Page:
He has been imprisoned several times. The Congress has decided to boycott the Simon Commission. When he was leading a demonstration in Lahore, he was beaten several times when the police resorted to the charges. His heart was full of kindness and sympathy for all human beings. He was truly a patriot and a great nationalist.
61. Ashfaqulla Khan (1900-1927)
Ashfaq’s parents thought that Ashfaq was dominated by evil spirits when he whispered the name of Ram, a Hindu Lord. His parents called a neighbor who told them that Ashfaq did not whisper the name of the Hindu Lord Ram, but that, in fact, Ashfaq remembered his best friend, Ram Prasad Bismil, whom he called Ram.
Bismil and Ashfaqulla were friends and involved in the Kakori Train incident to loot the money for revolutionary activities against the British, once police arrested but somehow they escaped. Ashfaq’s last words were warning: I warn you, never say those words. Ramprasad is my brother. I would rather die under Hindu rule than life under British rule.
62. Maulana Mohammad Ali Jauhar (1878-1931)
Maulana Mohammad Ali Jauhar was an Indian leader, activist, scholar, and poet, among the main leaders of the Khilafat movement. He attended the first meeting of the Muslim League in 1906. He began his own newspapers called Hamdard and Comrade in 1911.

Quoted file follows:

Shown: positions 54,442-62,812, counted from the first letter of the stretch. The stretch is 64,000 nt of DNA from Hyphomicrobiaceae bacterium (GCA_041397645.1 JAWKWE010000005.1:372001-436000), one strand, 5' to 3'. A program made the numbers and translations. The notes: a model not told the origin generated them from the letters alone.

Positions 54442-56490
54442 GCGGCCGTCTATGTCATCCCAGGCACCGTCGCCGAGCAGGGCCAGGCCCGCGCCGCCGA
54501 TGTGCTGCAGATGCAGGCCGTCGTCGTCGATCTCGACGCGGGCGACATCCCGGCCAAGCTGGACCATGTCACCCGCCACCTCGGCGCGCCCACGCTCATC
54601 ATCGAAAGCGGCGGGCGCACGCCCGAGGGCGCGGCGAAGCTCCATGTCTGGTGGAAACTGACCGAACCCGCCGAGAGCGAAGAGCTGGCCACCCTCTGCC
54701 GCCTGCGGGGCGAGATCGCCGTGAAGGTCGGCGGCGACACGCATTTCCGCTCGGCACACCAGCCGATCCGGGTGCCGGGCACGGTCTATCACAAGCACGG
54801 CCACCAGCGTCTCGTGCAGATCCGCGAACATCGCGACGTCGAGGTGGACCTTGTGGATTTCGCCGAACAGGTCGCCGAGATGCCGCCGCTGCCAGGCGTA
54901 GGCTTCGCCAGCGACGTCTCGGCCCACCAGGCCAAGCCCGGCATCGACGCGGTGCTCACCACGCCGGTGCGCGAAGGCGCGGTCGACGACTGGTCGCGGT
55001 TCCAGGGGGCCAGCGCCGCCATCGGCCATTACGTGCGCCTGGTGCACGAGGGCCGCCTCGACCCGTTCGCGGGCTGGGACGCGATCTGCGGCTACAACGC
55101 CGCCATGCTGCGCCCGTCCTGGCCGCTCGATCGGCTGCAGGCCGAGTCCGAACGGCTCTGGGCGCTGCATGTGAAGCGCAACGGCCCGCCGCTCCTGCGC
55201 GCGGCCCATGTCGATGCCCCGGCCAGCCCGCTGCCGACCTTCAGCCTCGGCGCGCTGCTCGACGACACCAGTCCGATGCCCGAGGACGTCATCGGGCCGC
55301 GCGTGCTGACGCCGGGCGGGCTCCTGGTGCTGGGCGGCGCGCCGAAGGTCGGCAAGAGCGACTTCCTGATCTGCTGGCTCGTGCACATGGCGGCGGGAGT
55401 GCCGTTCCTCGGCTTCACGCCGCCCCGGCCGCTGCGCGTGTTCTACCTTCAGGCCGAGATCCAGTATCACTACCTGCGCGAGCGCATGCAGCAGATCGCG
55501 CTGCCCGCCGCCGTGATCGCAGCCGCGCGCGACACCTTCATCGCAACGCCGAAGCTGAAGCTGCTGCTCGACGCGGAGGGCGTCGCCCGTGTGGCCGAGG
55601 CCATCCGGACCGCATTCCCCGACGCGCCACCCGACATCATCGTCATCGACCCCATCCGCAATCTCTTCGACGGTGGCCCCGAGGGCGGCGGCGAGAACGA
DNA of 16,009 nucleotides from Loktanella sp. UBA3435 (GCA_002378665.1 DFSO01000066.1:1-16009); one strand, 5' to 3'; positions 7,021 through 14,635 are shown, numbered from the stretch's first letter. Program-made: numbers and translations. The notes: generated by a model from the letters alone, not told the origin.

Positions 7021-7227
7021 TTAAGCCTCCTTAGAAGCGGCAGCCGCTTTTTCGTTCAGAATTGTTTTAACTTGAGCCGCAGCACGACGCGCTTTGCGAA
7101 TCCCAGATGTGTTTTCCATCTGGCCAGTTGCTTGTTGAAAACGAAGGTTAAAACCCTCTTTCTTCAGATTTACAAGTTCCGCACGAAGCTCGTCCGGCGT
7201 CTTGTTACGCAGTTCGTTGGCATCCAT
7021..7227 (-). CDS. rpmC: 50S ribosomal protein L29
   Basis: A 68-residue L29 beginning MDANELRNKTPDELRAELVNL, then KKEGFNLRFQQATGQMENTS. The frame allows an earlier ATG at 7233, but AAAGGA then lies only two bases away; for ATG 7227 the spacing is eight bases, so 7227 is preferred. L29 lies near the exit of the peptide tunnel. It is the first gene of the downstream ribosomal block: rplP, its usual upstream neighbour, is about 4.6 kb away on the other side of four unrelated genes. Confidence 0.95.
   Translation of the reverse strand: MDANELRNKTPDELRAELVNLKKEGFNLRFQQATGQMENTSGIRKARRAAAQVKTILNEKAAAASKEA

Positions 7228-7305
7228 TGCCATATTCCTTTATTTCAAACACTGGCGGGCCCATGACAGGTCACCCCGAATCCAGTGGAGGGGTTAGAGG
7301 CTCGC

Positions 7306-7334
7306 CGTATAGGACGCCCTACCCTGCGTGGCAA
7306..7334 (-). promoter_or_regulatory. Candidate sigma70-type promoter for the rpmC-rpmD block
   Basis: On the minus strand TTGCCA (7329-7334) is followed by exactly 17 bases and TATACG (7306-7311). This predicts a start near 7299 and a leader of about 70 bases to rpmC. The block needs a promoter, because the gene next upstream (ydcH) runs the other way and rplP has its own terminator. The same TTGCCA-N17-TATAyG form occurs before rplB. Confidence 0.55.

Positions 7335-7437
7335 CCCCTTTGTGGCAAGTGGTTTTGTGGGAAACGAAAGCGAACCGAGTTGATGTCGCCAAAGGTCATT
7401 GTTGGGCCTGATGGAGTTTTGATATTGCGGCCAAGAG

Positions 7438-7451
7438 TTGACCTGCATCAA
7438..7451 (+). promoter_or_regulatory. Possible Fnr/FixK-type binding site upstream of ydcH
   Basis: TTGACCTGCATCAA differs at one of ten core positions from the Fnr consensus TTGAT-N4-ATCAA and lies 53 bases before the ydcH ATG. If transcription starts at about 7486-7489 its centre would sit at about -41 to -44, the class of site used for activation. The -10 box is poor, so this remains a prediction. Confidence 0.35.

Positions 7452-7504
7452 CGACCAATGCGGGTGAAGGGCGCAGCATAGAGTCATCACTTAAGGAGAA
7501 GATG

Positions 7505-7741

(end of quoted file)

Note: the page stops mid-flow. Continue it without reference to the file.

He went to England in 1919 to stop the deposition of the Turkish sultan, Mustafa Kemal, who was the caliph of Islam. The rejection of British Muslims caused the Khilafat movement by Muslims. In 1921, he actively reunited Muslims against British rule and, therefore, was imprisoned for 2 years. He fell ill and died shortly thereafter in London on January 4, 1931.
63. Dr. Maghfoor Ahmad Ajazi (1900-1966)
He founded the All-India Jamhur Muslim League to counter Jinnah’s All-India Muslim League for opposing the division of Motherland and the creation of separate Pakistan. Acharya J.B.kripalani said while condoling his death: Ajazi was a great patriot.
Regretting his death, Fakhruddin Ali Ahmad, the late president of India, stated that “Dr. Ajazi was at the forefront of India’s struggle for independence, the story of his life is a unique and interesting story of an important moment in the country “.
64. Hyder Ali (1720-1782)
Hyder Ali was a great Indian general whose exceptional martial splendor made him the royal ruler of the Kingdom of Mysore in southwestern India. He started his expansion of his kingdom and fought against Marathas and the British in many wars.
When the British violated the faith of the treaty, causing its loss against the Marathas in 1772, Hyder Ali avenged him by seizing Mahé of the French in 1779, and then completely devastated a British force in 1780, led by Colonel Baillie during The invasion of Carnatic Region. The British recovered with all their might in 1781, and Hyder Ali faced three successive defeats against Sir Eyre Coote and the capture of Nagapattinam by the British fleet.